Well the figures for all the Russell group graduates are out there to compare starting salaries, and salaries, plus bonuses, three years on, or by the time a medic graduates after 6 years in college. Even try to compare to other health professionals pay, not forgetting the high academic requirements of medicine and the double length of study too. Of course, everybody whether private or private sector get their their professional development exams and the like paid for by their bosses, but doctors.

As for other countries, some doctors as well as most other professionals are paid near to naught while the corrupt few keep all the wealth for themselves and that's why revolutions happen around many parts of the world! :-)

So let's compare our young doctors to other professionals graduating from the Russell group here in 'Britain' because that's where our doctors live and need to make ends meet according to the 'here' economics! Not forgetting that young doctors have now had a pay freeze for the past three years too. That's despite their terribly unfair wages and the fact that they can not start a lucrative practice on the side as some seniors do because they are in training for a minimum of 9 years following graduation for hospital consultants or 5 set now to rise to 6 years for GP. Of course the majority of hospital seniors do not have a side Harley Street niches either, but good luck to those who do, nothing wrong with striving and reaping the reward of hard work. The juniors do not have the luxury though.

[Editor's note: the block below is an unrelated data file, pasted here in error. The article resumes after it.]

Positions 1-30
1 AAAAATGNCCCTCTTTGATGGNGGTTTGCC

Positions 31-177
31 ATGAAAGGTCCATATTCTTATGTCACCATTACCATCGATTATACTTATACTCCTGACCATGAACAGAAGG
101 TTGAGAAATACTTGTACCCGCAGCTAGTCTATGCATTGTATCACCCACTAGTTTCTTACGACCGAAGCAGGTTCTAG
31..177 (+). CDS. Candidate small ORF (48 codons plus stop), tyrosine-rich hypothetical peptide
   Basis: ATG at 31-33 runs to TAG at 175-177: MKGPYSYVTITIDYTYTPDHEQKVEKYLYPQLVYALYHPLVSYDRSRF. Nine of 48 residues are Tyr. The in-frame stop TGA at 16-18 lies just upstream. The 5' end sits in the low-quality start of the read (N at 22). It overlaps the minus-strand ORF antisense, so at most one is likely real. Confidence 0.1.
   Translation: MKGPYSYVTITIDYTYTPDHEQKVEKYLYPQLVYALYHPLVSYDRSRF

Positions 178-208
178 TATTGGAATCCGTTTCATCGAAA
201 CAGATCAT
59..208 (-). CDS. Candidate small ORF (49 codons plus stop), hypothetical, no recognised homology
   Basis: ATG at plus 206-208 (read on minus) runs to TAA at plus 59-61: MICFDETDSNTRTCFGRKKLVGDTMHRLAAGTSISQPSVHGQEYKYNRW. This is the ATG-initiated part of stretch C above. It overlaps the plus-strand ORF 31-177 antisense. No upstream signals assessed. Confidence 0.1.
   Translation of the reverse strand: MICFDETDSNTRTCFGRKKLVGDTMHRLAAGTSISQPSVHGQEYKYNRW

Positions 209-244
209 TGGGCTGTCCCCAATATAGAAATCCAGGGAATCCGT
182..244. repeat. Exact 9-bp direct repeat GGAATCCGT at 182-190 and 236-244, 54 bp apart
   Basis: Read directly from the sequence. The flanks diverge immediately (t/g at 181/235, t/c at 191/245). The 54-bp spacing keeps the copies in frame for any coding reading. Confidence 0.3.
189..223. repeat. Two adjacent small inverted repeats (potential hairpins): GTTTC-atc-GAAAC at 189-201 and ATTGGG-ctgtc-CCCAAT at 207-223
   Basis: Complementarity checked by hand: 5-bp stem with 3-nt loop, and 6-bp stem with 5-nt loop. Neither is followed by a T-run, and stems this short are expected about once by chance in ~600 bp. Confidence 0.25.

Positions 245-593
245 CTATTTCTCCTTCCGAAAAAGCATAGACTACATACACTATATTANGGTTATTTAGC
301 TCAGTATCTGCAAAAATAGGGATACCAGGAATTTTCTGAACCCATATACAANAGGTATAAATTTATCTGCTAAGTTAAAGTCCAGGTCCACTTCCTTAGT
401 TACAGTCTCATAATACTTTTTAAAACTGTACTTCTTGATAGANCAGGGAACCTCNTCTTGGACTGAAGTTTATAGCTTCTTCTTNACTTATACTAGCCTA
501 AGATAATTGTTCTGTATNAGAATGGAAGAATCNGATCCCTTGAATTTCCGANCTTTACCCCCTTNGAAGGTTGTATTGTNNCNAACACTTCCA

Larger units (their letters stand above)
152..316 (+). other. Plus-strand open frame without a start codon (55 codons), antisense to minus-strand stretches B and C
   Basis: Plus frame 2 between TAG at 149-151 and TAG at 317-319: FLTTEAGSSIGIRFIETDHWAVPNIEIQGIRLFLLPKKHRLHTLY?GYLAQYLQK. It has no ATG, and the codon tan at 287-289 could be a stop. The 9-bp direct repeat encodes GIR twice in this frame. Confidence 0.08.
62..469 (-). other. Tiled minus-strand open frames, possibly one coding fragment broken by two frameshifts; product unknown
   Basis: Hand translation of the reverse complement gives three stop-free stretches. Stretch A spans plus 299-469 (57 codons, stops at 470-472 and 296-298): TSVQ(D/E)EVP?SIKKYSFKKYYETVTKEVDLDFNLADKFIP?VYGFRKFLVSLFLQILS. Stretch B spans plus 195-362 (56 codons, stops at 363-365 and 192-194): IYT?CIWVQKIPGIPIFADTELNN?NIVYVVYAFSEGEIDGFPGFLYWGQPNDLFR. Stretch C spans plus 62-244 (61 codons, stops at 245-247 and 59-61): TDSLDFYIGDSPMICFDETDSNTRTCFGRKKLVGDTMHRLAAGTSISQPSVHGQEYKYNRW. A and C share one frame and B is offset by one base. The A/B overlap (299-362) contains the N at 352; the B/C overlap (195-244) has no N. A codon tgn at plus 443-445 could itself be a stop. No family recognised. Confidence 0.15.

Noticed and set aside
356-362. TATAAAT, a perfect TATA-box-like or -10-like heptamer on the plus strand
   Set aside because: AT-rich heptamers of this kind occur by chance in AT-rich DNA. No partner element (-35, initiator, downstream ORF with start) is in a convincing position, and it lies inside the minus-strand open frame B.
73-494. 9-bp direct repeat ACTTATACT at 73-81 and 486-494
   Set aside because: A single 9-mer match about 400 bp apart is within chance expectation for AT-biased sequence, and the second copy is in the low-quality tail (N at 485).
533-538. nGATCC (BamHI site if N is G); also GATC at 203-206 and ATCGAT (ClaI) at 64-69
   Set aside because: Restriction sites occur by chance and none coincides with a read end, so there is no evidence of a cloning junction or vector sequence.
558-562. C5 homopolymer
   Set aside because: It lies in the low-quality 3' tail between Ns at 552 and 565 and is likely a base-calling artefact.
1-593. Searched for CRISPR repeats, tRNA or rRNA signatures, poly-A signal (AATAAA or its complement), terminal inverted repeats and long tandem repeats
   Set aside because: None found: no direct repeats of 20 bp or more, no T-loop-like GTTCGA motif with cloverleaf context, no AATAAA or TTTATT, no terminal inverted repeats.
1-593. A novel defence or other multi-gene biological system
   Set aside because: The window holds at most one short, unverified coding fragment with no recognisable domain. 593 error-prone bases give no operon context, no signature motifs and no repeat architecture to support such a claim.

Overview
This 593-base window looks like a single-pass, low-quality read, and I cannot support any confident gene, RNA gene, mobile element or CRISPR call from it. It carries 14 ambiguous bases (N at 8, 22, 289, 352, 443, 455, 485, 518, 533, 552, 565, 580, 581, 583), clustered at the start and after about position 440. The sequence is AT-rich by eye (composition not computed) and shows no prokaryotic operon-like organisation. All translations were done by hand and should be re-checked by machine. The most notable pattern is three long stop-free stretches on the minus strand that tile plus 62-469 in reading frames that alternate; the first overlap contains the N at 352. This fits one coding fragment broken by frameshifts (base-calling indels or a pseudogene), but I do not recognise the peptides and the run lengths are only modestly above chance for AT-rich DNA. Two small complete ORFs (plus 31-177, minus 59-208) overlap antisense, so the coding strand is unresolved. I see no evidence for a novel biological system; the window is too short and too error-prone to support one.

Lord Darzi when he was minister commissioned a pay review for the juniors, but the results of that was shelved and were never made public;

Garth Marenghi said...

well said

I will delete comments that spout factual inaccuracies and accuse doctors of being no more intelligent than nurses, as they are so foolish they will not be tolerated

drphilyerboots said...

Dear Sam and Garth,